until what constitutes consent of the governed and non-violent change, Cameron Diaz,
to her herpetologist
is known.

December 21-27, 2009: Renee Summers and Joyce Swing Goodlatte

Renee Summers
Renee.Summers@umb.edu

Bio (auto)

As a poet, I am always amazed when I am published and have been proud to have a Holocaust poem published on Poetry Super Highway I am a volunteer at the New England Pension Assistance Project, Pension Action Center, Gerontology Institute UMA Boston where I am a pension counselor, not an attorney I live in Scituate, Massachusetts I have appeared in a number of local venues – MAX Magazine of the Community Newspapers, Aurorean, Ibbetson St Press, Spare Change News, Hoi Polloi: A Literary Review for the Rest of Us and others I have self-published a collection of poetry entitled If the Potter’s Hands Shake, two chapbooks and three/now four poetry books in the form of art works

The following work is Copyright © 2009, and owned by Renee Summers and may not be distributed or reprinted in any form whatsoever without written permission from the author.


Poetry Reading
(at the Cape Cod Cultural Center)

In the midst of a mixed media exhibit
A large bank vault door hung heavily
Next to oils, acrylics, collages and watercolors,
Across from banners and posters
At a raised dais in front of the door
A diminutive woman, winner of the Center’s
Annual poetry contest, read, sipped water
From the small table beside the mic,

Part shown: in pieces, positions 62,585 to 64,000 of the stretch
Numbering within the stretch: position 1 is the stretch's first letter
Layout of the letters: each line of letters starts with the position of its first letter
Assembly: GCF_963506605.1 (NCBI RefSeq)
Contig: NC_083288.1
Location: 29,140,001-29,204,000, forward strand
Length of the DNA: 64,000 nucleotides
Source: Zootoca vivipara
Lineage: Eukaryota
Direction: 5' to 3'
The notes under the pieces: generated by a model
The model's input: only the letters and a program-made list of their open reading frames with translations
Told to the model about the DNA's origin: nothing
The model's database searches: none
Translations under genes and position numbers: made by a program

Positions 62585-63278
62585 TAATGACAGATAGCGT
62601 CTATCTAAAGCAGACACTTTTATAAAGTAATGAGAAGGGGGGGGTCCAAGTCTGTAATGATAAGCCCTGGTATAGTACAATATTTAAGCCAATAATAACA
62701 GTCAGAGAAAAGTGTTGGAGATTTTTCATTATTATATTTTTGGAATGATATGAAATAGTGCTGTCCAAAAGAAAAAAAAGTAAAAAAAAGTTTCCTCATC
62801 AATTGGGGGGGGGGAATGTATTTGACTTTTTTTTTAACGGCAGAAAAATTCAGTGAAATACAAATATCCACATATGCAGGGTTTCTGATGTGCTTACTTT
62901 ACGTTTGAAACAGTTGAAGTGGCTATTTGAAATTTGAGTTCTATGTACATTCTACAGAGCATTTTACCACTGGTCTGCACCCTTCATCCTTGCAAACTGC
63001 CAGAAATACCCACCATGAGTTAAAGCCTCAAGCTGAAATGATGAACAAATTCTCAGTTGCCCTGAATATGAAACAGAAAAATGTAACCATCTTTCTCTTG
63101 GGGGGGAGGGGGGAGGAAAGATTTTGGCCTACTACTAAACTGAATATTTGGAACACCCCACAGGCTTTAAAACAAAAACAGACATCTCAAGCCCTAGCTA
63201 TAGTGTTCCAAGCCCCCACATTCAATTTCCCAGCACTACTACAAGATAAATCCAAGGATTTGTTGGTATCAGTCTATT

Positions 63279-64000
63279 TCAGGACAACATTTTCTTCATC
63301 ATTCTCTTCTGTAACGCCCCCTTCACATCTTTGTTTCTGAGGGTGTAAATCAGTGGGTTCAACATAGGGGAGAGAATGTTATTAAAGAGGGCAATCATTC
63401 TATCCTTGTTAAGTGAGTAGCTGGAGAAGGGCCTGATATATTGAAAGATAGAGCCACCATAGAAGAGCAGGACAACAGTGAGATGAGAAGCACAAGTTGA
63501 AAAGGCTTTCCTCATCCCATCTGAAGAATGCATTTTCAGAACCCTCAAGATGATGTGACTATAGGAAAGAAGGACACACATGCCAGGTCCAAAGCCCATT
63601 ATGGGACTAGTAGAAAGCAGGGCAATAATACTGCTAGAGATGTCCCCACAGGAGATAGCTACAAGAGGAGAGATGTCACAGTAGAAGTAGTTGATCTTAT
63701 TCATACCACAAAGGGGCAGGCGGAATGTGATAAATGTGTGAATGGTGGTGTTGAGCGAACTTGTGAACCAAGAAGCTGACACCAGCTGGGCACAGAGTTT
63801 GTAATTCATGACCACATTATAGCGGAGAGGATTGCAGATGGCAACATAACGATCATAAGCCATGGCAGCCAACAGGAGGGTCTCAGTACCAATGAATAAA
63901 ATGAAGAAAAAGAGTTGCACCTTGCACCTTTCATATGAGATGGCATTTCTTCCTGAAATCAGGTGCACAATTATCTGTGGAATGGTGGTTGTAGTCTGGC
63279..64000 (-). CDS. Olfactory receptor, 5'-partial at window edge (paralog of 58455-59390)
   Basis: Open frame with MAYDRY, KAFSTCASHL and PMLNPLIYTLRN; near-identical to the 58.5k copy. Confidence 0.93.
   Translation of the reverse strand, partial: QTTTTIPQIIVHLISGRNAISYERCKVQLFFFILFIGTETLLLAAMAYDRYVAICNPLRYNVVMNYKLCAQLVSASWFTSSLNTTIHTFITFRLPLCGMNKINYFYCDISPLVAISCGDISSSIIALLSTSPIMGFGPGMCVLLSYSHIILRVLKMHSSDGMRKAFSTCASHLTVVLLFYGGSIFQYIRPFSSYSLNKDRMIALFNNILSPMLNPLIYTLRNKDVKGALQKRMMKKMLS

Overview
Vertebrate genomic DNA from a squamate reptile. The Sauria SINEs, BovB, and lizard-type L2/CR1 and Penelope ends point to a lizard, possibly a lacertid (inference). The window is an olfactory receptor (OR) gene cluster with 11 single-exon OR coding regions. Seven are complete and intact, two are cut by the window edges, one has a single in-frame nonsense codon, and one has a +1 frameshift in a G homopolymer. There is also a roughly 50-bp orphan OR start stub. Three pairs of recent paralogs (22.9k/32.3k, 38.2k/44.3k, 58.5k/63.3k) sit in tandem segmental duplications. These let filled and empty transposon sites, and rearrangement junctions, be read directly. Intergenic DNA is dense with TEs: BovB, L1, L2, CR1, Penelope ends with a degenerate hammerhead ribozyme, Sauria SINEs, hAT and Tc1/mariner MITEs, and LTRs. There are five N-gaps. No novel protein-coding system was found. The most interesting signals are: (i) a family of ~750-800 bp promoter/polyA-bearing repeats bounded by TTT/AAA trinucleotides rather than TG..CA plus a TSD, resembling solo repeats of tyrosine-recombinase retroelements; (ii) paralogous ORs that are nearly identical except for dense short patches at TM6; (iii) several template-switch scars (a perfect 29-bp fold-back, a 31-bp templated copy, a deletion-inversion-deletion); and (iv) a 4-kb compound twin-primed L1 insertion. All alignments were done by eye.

To the delight of the audience Next a bear of a man, Martin Espada,
Was introduced as “one of our political poets
Born in Brooklyn, poet or renown.”

Hands delineated his words as he raged
Against Latino despots, spoke softly
Of his father and his native land
Held the listeners enthralled
A break for wine and cheese and grapes
At this annual fund raiser was to be followed
By a second prize winner and Robert Pinsky,
Poet laureate and originator of the Poetry Project
An amateur poet, white haired and stoped
Walked over to view the weird hanging
And overheard “Isn’t it wonderful what
The Center has done to this old bank building?

Eureka! Not an art hanging, but a real door
With an opening revealing a room
Where fine photographs were displayed She stepped outside the room, smiling

And promptly stubbed her toe, tripped
And fell over the dais floor A loud thump,
A splash of water, and then silence
As a group jumped to her aid
Robert Pinsky followed with a dramatic narrative.

_______________________________

Joyce Swing Goodlatte

joyce.swing@gmail.com

 

Bio (auto)

Joyce Swing Goodlatte lives in Oakland, California She has published poetry in The Milvia Street Review and Street Spirit This has ben a year of continuous changes and challenges.

The following work is Copyright © 2009, and owned by Joyce Swing Goodlatte and may not be distributed or reprinted in any form whatsoever without written permission from the author.

 

After the food raids

They collect shellfish from fetid water
cook with kindling of tennis shoe
the air fills with bitter black smoke